Lady Sarah McCorquodale and Lady Jane Fellowes: Lady Jane and Lady Sarah both flew to Paris with Charles to escort Diana’s body home, but Diana’s sisters have maintained a much lower profile than their brother since Diana’s death. Lady Sarah, who once dated Charles, and her husband Neil have three children and live a quiet, rural existence exemplified by the fact that she became the first female master of the Belvoir Hunt in May 2010. Lady Jane is married to Robert Fellowes, a former private secretary to the queen. She read the lesson at Harry’s wedding.
James Hewitt: The playwright Jon Conway who collaborated with Hewitt—who had an affair with Diana—to write Conway’s play Truth Lies Diana told The Daily Beast: “James is living a frugal, but peaceful and quiet life in Exeter with his very aged mother. He remains unfairly castigated by most of the very media who printed their own untruths and made fortunes out of him, but derided him for the one occasion he tried to tell his own story. James has never published the letters he was accused of peddling and never publicly told his version of what actually happened. How he could have done with that kind of money now!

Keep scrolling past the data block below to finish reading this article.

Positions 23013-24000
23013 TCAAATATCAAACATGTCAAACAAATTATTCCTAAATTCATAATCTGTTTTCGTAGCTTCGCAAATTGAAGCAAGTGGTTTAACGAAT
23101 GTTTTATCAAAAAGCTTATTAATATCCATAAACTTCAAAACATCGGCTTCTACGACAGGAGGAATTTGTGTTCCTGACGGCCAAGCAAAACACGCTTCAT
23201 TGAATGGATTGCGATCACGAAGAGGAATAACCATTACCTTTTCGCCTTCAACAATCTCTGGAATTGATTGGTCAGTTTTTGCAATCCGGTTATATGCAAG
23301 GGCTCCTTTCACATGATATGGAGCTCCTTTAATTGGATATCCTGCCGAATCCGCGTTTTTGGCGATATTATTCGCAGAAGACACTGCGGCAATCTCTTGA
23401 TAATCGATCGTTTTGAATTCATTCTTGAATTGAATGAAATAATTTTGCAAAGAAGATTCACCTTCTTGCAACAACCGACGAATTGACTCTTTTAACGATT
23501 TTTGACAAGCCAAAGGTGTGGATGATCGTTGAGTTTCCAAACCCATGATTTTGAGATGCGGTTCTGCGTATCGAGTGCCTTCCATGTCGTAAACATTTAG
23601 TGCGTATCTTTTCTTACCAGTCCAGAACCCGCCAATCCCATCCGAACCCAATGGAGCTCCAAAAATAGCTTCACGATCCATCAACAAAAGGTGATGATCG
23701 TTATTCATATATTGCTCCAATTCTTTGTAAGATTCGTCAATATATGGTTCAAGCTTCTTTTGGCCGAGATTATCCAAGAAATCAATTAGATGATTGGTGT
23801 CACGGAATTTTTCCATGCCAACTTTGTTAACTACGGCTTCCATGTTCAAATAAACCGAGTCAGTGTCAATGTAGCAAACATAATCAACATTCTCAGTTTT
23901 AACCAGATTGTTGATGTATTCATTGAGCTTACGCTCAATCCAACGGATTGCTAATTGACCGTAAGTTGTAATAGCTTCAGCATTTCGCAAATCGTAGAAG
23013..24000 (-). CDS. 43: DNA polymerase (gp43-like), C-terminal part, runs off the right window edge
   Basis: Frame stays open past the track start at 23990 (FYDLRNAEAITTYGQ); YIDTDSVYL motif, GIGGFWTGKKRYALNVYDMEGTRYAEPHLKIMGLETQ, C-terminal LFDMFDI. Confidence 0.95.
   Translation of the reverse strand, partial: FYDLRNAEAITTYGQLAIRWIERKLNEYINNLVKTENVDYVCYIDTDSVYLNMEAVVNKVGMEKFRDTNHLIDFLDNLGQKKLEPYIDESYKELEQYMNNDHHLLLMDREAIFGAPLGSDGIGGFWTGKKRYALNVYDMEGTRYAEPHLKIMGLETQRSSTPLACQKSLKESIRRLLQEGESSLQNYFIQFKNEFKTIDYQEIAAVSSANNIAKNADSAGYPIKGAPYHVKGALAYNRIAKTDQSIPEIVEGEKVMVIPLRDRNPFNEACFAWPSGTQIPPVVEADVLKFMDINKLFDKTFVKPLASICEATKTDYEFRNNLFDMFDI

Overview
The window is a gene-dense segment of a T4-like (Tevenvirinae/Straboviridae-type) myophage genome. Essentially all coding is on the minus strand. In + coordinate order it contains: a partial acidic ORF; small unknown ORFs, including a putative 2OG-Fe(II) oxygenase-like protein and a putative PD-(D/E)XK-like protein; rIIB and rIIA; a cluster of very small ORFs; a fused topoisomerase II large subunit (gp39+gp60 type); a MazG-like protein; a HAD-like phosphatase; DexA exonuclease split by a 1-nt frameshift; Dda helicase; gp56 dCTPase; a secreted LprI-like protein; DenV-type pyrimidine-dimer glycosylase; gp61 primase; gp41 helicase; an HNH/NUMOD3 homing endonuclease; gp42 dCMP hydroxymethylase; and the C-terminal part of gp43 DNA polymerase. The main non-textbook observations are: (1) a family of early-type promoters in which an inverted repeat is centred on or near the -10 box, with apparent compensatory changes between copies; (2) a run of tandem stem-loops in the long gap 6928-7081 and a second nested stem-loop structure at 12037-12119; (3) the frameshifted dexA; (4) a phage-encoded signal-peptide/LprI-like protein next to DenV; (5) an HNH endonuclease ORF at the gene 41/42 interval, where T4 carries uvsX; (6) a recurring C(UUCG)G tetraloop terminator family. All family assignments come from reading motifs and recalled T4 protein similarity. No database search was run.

“Having suffered two major illnesses over recent years, when I last spoke to him in June this year he just wants to stay out of the media spotlight and not stir up any controversy. In Harry’s upcoming ‘tell-all’ book, it will be interesting if he pays thanks to the man who helped raise him and his older brother. For many years in their young lives, the princes often saw more of James than they did of Charles.
“I got to know James quite well over a couple of years. It is clear how his gracious charm would have captivated Diana and that they made each other happy for many years is certainly true. Few relationships end well, but James has paid a huge price.